Level Contributor
1,734 posts
77 reviews
10. Re: Hurtigruten Coastal Voyage Feb. 09

cohouser,

People who have expressed disappointment with the newer vessels (and by those I mean both the New Generation and Millennium ships) have in my experience done so mainly because they found them boring and not in line with their expectations of the trip. One problem is that many travel agents seem to push their clients towards them because they think the higher levels of facilities are what the clients want whereas they may seek a different sort of experience. Perhaps at its simplest is the difference between all mod cons and romance!

As you will know Hurtigruten is a working service calling at many ports, however from its inception it has been seen as a tourist service and the number of tourists carried has increased as time has passed. It is still important for freight, especially to some of the smaller places in the north but the number of local passengers is now small apart from a few stages. In recent years the introduction of the newer ships has led to increased on-board facilities and many people see the newer ships as offering something more akin to a cruise (although often people expecting the full cruise experience have been disappointed). The traditional ships offer more of the experience of a journey on a working boat.

I have been onto most of the newer ships at some time (but will never travel on them) and these are the impressions I have of them. They are large with lifts and grand staircases, they really are like a large hotel. You board them via a ramp and go to a reception desk. Cargo is handled by forklifts. They have large, plush lounges with very large windows to let you see what’s happening outside and a range of other facilities including a gift shop. I have not been in the cabins but imagine they have a reasonable amount of room in them. There is a large outside viewing area at the rear protected by a perspex screen which I suspect would be hard to see through once it is wet and would do little to cut draughts. Otherwise outside viewing seems limited. You do not get near the bridge (although trips will doubtless be available) and will have little chance of contact with bridge officers. I suspect that many of he passengers are there because it is one of the things that tourists do and they can tick it off their list of ‘must-sees’. I do not know how busy February will be but I have a feeling they may be fairly quiet and devoid of passengers; that might be a bit spooky.

The traditional ships are from a different age altogether. They are small with simple stairways. You board via a narrow gangway and go to the purser’s desk. Cargo is handled by derrick. They have rather old fashioned lounges which could be described as small and cosy but with rather limited outside views. There are no ‘facilities’ apart from a bar and the gift shop is a display in the cafeteria. Cabins are variable but all are comfortable if basic. You can usually go onto the bridge wings from where you will get very good forward views, will be able to see (and maybe freely go) into the bridge. You will be able to chat with the bridge officers. I will make more comments on viewing below. Most, if not all, of the passengers (several of who may have made multiple trips - the record we’ve found was 20!) will be there because they want to see Norway from the old fashioned Hurtigruten. Maybe it’s nostalgia, or romantic notions about seafaring in days gone by, or just being part of something different that may soon disappear.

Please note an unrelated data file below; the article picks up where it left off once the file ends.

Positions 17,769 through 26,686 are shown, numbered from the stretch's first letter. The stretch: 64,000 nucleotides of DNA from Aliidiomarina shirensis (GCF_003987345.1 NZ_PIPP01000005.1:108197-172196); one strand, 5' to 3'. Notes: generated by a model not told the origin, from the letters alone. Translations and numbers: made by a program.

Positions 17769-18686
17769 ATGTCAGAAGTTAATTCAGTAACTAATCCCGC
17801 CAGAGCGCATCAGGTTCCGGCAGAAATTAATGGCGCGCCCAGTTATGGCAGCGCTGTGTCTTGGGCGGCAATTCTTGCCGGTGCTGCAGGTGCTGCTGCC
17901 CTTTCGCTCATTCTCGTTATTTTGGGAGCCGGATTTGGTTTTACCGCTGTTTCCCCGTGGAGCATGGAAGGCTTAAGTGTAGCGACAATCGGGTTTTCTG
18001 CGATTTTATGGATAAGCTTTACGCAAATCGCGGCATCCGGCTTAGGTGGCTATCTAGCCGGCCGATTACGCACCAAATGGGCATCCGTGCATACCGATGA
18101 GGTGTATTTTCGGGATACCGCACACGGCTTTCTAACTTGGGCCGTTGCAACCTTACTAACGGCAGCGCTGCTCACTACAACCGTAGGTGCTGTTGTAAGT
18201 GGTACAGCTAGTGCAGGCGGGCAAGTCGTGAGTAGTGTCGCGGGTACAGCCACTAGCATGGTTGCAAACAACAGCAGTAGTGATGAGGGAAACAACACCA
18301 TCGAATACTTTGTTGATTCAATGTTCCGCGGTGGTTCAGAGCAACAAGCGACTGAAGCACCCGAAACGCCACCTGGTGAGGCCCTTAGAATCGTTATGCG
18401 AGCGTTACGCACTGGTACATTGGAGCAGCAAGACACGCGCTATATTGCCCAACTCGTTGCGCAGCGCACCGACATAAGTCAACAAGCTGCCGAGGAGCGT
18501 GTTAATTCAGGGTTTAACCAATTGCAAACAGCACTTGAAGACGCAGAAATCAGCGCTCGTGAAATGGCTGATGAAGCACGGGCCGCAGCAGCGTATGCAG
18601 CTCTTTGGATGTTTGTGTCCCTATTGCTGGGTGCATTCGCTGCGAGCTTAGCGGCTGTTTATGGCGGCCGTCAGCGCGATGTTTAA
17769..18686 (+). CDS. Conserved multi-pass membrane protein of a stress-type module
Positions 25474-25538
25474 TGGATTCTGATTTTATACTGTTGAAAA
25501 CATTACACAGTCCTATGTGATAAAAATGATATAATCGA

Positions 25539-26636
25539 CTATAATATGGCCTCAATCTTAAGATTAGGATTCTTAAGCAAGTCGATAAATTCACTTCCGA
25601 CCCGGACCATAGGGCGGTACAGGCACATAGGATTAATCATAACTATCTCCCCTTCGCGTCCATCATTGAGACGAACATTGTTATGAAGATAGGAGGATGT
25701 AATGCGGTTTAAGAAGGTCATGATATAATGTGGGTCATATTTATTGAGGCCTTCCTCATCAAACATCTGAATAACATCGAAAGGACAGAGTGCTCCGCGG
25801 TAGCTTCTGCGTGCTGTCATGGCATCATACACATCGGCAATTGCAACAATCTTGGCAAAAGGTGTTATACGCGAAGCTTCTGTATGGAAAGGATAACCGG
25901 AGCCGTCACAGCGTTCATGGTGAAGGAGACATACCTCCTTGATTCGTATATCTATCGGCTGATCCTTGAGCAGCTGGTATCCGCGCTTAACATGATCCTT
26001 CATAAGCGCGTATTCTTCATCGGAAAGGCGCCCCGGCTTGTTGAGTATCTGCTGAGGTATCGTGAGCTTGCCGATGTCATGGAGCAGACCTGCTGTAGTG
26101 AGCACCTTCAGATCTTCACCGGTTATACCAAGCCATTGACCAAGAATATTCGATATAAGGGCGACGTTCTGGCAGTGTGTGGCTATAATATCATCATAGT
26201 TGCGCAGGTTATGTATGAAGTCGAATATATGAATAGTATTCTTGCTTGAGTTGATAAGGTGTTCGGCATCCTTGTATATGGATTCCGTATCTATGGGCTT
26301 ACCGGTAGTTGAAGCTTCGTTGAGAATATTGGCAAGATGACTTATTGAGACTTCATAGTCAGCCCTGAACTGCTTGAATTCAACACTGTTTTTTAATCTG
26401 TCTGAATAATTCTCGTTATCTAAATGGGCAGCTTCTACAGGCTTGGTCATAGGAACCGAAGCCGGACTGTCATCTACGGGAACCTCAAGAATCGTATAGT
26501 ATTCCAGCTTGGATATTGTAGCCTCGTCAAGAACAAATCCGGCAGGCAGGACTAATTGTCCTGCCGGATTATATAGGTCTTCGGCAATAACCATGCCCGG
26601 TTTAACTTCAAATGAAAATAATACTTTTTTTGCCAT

My wife and I made one trip on Narvik which is very similar to Vesterålen. At that time traditional vessels were only available in winter and we wanted to do the trip in spring. We would not go on a mid-generation ship again for reasons which are probably obvious now. It was medium size, ferry type interior and facilities, ramp, reception desk and generally neither plush nor cosy. The panorama lounge on top gave good views. Outside viewing was limited with a large unprotected rear platform and a front platform in front of the lounge - to avoid the worst of the slipstream you had to go right out to the front.

To return to outside viewing on traditional ships. Nordstjernen is a marvellous old ship with incredible character. The bridge wings are good (the trick is to get on the lee side of the bridge, though you may have to choose between wind and sun) and there is some shelter at the rear otherwise there is relatively little. That is why on our last trip our hearts said Nortdstjernen but, because we aim to be outside a lot, our heads said Lofoten. Lofoten has bridge wings. There are a couple of covered veranda type structures where you can get protection from the elements. Additionally there are a number of places where you can get out of the wind. In the end though it may be a compromise between shelter and view. Not having sailed on a newer ship I cannot be sure but I imagine that Lofoten would have the advantage on outside shelter.

Do not underestimate the cold. We have been in March and spent a lot of time outside but we were very well wrapped up. Much will depend on combination of ship/wind speeds and directions. In a head wind on a dull day you will freeze, with a following wind on a sunny day you may roast.

We should perhaps mention motion. The larger the ship the less severe it is likely to be and if you are a bad sailor you may want to factor that into the equation. Having said that there is relatively little time on the open sea except in the far north. Neither of us cope with motion well and we have had a few rough sections, however we deal with it by going to bed and it has never been a problem.

It is a momentous decision. It’s not cheap, it may be your only chance and it is easy to get it wrong. In the end I suppose the choice is between modern/plush and traditional/cosy, but it’s a decision only you can make.